La Zona Fantasma: Prohibited Material

Every year between April 23, Spain’s Book Day, and mid-June, when the Madrid Book Fair comes to a close, everyone in our country gets very philosophical about literature, and our conversations bubble over with all sorts of clichés (some accurate, others less so) on the topic: we all talk about how reading makes better, more imaginative people; it broadens our knowledge; it has the capacity to change us and our understanding of those around us; it allows us to live vicarious lives; it makes us more tolerant; and it may even help stop some of us from committing crimes. I fully admit I have made my share of these comments, but I do try to limit myself so as not to contribute to this general overkill of saccharine sweetness. This year, as Don Quixote is trotted out in his endless and exhausting four-hundredth-anniversary dance, politicians in Spain have been extolling the virtues of books and reading as never before. We haven’t given Cervantes a moment of peace this year, so forgive me for repeating one of the most celebrated lines from his novel: “Freedom, Sancho, is one of the most precious gifts that heavens have bestowed upon men… for freedom… men can and should risk their lives; and on the other hand, captivity is the greatest evil that can befall mankind.” I don’t object to the politicians who cite these words, though some of them do sound a bit ludicrous when they do.

A few months ago, I received a letter from a man in captivity, a prisoner whose return address was the Albolote Penitentiary in Granada. It was a very kind letter, and among other things he described the place he lived in as “singular.” As it turned out, one day he had been listening to a classical-music radio show to which I had been invited as a guest host. I had picked out some of my favorite pieces, which we aired, and then I spoke about them for a little while. This prisoner had enjoyed my selections so much that he decided to dash off a letter posthaste:“As I write this, I am listening to the Bernard Herrmann piece you selected,” he wrote, adding that he had read many of my articles and books. I decided to reciprocate by sending him a book, one he probably hadn’t heard of: Cuentos únicos (Singular Stories), an anthology of terror stories by some very arcane British authors, which I had edited. I wrote him a dedication and sent it off.

After a few weeks, the package was returned to me with a stamp that said “Unknown.” I found it rather bizarre that a jail did not know the name of someone imprisoned within its walls, but I let it go. I then remembered that the prisoner had written a postscript advising me that by the time I read his letter, he might be “back” at the prison at Alhaurín de la Torre in the province of Málaga. So I re-sent the package to the prison at Alhaurín de la Torre, but in two weeks’ time, the package found its way back to me. On both occasions I had given my publishing house as a return address, and a woman who works there, Paz Vega, explained to me why the book had been returned. On the outer envelope someone had written “Package contains prohibited material.” A book, “prohibited material”? For a long while I mulled over this concept, trying to make sense of it, but the only explanation I could think of was so absurd that it didn’t seem possible.The book I had sent was a hardcover: perhaps the wardens considered it a potentially dangerous weapon? I spoke with Paz, who was as bewildered as I was, and she generously offered to look into the issue on my behalf. Years earlier, my publishing house had tried to send some books to another prison, as a donation to its library, and the prison officials had required a letter of warning in advance of the shipment. With this in mind, I sent the errant anthology back to my publishing house to see if we could get permission from the prison officials and finally send the book on to the prisoner.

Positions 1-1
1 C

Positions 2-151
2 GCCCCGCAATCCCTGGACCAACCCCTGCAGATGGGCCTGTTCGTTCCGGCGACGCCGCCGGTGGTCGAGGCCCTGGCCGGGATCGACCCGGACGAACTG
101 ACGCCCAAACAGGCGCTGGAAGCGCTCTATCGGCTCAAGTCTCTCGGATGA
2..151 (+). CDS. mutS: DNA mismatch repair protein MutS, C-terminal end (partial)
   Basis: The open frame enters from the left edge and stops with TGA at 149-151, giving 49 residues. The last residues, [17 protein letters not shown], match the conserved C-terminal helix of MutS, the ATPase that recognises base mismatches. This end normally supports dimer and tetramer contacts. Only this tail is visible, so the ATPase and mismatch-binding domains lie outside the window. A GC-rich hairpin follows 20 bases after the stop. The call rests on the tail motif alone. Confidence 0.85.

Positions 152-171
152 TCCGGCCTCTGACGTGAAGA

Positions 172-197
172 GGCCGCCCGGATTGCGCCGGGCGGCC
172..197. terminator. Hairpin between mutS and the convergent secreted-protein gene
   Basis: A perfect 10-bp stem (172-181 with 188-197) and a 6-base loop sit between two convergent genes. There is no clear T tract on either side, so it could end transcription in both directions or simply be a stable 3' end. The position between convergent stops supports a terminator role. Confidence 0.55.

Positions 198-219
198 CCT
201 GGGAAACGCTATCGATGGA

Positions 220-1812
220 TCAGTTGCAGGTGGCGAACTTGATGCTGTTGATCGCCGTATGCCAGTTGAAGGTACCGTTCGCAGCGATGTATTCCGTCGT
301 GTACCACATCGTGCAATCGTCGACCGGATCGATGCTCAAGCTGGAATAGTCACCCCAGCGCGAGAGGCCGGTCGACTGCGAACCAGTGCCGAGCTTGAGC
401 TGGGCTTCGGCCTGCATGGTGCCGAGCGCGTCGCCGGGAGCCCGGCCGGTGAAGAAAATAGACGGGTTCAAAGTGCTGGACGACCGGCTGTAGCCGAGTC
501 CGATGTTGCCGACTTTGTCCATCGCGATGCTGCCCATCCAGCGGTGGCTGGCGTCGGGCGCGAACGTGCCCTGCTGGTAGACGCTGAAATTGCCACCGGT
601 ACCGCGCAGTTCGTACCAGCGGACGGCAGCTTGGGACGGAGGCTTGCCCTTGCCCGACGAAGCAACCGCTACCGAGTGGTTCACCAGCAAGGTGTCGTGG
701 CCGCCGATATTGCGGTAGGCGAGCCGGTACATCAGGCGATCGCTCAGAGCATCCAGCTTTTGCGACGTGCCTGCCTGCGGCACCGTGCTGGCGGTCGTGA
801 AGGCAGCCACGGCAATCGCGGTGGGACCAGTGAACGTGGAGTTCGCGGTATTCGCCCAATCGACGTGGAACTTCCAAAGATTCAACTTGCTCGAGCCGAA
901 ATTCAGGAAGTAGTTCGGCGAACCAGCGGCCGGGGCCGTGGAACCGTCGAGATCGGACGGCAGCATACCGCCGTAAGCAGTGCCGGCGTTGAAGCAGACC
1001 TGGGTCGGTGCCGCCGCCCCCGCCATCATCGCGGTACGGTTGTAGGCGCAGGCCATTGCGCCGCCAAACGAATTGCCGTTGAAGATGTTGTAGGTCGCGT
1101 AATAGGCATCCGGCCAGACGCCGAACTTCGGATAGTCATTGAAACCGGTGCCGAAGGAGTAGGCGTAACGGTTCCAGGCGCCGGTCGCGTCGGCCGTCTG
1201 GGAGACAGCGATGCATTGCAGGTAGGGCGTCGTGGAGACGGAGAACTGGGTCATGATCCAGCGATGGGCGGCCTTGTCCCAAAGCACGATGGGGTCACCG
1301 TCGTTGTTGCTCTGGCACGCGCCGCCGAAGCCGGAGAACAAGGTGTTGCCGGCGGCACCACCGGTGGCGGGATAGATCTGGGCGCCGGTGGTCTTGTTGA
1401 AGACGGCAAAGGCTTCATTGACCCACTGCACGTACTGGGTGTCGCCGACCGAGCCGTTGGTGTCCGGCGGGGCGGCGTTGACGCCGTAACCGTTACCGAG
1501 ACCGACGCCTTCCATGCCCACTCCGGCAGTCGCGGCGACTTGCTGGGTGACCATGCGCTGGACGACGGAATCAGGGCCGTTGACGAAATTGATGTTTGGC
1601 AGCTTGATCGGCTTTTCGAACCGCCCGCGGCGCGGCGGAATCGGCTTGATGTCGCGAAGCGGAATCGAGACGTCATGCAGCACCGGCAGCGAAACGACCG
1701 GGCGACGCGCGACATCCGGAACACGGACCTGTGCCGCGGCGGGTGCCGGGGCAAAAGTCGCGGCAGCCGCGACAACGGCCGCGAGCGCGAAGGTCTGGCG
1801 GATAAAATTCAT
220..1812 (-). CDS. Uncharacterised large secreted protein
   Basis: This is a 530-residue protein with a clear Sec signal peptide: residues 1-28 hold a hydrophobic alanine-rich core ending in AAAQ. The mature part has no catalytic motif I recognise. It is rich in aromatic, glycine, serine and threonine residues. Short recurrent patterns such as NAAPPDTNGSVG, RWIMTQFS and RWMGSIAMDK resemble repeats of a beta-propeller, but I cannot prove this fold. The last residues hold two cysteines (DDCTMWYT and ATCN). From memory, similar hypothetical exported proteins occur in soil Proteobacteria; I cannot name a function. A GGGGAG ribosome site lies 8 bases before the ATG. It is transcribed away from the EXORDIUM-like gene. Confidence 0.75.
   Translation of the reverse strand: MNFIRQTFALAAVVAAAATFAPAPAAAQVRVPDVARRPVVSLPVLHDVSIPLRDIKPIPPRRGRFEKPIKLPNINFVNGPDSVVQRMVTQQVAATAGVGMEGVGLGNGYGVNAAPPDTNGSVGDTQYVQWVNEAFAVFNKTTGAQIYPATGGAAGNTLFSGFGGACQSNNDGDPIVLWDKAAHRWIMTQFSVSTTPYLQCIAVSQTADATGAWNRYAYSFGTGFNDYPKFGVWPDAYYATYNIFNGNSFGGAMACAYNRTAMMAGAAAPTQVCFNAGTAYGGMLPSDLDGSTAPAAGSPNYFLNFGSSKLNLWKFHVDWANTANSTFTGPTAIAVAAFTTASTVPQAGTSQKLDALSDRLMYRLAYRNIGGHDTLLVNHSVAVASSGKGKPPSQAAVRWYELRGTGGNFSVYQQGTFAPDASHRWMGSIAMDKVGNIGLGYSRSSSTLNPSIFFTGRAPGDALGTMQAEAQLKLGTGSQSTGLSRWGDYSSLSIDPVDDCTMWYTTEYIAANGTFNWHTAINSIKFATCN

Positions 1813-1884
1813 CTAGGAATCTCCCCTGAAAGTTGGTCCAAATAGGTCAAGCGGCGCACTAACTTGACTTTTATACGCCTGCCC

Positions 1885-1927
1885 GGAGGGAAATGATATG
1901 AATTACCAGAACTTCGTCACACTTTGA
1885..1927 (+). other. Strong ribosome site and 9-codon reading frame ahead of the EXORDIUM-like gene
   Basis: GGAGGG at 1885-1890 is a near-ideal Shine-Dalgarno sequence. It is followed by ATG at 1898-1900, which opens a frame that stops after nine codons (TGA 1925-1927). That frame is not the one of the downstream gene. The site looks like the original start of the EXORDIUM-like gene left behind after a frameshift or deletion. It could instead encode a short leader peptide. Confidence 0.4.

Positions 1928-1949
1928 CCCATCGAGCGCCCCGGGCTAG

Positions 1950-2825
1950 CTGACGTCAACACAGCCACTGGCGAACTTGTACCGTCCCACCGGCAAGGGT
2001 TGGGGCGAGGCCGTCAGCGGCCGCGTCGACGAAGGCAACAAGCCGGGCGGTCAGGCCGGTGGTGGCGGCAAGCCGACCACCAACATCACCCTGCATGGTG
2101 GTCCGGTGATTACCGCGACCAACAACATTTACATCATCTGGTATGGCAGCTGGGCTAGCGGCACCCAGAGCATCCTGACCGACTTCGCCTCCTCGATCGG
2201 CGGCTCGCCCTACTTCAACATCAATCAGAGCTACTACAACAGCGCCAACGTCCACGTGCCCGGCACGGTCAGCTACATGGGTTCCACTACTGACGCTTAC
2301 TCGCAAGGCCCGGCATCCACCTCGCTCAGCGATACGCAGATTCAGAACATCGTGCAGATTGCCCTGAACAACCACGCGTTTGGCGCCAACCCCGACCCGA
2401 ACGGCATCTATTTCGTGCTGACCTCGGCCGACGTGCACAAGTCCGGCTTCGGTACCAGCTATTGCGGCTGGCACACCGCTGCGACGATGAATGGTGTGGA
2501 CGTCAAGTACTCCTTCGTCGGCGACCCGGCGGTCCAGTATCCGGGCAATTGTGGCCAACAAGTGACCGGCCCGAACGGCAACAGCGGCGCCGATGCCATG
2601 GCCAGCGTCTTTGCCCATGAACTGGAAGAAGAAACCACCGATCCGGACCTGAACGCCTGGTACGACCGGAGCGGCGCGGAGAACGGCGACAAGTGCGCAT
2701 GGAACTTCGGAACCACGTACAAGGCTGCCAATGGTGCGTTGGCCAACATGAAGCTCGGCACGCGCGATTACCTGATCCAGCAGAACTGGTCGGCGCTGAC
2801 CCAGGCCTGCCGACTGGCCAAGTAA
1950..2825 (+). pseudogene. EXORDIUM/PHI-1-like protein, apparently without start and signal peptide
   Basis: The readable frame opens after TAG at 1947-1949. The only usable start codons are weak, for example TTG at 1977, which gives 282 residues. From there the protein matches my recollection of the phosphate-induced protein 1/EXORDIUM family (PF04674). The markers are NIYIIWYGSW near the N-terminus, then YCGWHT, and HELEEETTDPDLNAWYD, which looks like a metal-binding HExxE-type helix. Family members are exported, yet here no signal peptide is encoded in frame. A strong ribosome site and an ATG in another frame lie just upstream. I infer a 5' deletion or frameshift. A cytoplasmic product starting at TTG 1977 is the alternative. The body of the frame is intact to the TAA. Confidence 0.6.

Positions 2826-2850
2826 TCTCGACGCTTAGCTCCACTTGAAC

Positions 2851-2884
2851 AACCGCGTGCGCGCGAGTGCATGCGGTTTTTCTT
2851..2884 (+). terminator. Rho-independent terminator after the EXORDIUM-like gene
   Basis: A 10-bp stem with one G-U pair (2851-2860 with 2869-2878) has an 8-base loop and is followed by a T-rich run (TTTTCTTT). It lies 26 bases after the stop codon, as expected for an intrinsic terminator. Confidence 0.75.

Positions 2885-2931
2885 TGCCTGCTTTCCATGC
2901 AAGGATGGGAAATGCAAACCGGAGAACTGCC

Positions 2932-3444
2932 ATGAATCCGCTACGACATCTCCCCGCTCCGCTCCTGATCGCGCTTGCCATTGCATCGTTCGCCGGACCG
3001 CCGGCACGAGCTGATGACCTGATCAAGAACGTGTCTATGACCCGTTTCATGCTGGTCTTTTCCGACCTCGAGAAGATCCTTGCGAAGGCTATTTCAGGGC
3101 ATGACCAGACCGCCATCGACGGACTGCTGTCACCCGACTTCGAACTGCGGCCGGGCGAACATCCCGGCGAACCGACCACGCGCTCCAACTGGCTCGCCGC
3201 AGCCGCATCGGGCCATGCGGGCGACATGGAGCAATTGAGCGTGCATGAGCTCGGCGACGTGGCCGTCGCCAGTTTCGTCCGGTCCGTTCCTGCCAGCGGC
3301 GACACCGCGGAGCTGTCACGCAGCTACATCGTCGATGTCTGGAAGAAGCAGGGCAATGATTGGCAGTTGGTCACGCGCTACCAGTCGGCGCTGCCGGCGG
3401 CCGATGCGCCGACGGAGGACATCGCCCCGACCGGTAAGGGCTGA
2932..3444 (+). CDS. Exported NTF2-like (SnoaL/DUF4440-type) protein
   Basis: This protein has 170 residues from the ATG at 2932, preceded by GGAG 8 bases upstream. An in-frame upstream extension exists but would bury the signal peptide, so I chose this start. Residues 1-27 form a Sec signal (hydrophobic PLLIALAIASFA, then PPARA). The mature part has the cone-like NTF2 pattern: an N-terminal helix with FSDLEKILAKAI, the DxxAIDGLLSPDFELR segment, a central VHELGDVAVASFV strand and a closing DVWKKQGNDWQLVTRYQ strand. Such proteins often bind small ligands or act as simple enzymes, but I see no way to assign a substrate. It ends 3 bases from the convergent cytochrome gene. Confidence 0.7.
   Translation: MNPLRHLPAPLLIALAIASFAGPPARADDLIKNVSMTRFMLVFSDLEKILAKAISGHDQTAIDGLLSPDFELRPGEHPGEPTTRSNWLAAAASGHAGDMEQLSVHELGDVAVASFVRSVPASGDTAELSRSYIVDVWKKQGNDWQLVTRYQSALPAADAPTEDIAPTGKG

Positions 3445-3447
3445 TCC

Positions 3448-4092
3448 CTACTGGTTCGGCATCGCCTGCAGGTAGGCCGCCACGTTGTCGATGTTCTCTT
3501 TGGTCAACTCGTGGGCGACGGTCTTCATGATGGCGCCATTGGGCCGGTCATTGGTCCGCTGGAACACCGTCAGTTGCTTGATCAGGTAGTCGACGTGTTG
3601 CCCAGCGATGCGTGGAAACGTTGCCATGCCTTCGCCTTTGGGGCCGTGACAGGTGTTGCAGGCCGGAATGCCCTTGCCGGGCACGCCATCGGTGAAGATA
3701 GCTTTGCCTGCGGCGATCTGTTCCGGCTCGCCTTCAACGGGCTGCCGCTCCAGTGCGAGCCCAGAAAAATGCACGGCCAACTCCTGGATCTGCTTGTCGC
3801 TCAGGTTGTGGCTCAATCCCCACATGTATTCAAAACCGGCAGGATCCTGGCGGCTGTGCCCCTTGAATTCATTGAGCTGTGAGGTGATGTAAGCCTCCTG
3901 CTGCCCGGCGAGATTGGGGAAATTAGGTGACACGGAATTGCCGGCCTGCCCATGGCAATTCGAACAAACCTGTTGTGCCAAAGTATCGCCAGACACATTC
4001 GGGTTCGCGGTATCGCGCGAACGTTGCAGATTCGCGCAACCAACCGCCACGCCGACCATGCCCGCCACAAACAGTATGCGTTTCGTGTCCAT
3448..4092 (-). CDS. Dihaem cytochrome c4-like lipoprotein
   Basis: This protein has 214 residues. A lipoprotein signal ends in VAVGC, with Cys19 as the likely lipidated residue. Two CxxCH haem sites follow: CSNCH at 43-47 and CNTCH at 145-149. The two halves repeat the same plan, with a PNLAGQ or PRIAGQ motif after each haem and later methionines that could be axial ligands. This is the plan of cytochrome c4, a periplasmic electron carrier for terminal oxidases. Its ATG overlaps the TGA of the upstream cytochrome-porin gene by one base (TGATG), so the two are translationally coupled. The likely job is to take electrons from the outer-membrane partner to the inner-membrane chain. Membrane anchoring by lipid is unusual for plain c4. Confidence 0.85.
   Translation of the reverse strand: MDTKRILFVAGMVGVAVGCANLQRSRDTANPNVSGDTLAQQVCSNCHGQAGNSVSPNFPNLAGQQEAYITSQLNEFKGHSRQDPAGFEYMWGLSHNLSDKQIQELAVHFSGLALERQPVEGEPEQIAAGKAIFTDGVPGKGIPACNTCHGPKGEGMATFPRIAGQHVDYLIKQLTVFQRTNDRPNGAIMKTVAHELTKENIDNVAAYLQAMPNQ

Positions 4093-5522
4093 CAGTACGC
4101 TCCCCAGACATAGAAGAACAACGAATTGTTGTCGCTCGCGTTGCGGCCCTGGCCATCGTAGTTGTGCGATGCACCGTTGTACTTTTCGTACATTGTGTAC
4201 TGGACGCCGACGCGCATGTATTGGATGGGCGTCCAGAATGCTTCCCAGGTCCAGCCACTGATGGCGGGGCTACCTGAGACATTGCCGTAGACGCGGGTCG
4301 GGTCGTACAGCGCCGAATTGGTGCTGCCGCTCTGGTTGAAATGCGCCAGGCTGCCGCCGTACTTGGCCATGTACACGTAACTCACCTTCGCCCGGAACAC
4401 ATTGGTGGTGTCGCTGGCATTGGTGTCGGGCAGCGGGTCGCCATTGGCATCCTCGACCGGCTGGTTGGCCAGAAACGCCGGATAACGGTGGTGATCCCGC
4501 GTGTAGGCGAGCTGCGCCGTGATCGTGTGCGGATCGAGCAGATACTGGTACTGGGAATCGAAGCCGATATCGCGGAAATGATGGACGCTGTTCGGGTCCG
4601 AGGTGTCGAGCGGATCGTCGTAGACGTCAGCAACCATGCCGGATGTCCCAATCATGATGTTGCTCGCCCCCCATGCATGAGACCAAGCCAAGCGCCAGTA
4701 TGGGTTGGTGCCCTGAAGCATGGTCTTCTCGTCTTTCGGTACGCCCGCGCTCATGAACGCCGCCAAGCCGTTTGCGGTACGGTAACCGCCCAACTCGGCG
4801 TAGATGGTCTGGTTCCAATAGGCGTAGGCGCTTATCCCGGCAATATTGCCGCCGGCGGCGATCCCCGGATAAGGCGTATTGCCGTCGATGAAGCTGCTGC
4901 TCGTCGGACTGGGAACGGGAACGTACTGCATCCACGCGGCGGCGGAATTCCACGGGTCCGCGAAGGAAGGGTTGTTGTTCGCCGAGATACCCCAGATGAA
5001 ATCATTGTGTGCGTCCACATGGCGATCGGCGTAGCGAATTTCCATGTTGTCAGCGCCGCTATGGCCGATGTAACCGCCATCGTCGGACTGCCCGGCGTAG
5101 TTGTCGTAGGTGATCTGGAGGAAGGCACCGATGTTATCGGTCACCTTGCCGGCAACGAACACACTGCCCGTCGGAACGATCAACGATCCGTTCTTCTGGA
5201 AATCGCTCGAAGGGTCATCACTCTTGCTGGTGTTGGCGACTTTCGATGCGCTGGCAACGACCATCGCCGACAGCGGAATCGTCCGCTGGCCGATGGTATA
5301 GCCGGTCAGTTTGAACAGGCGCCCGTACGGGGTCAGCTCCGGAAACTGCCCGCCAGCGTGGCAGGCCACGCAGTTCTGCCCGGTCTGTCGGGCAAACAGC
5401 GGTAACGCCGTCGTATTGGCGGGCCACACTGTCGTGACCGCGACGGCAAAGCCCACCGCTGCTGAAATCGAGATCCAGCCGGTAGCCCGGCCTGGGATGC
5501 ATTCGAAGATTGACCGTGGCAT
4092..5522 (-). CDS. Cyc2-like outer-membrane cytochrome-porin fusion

Yet again the book was bounced back to me like a very determined boomerang. Paz had spoken with a representative of the prison at Alhaurín and could only describe her conversation as “quite an experience.”I had two options: I could either travel to the jail myself and hand the prisoner his book in person on the day he was authorized to receive visitors, or I could write to him and ask him for the address and phone number of relatives who visited him regularly, and once he sent me that information I could contact the relatives and send them the book so that they, in turn, might give him the book on their preappointed visiting day.

An extraordinary set of requirements, I thought, just to send a book to a convict who likes literature and classical music. I find the incident so outrageous that I would be very grateful if the director of the governmental agency that oversees the prisons (I believe her name is Gallizo), or if not her then the warden of the prison at Alhaurín del a Torre, or if not the warden then some other official of the jail in question, might be able to explain to me why on earth a simple book—something that does so much good for the world, according to everyone—is labeled “prohibited material.” And if nobody is able to get back to me, I suppose I can only conclude that, from the president of our government all the way down the chain of command, our politicians are nothing but hypocritical liars who toss out effervescent but empty words of praise for literature, especially their beloved Quixote. They do make a mockery of things.

Translated from the Spanish by Kristina Cordero


Megan Milks is the author of Margaret and the Mystery of the Missing Body (Feminist Press, 2021), a finalist for the Lambda Literary Award in transgender fiction, as well as Slug and Other Stories and Remember the Internet: Tori Amos Bootleg Webring.

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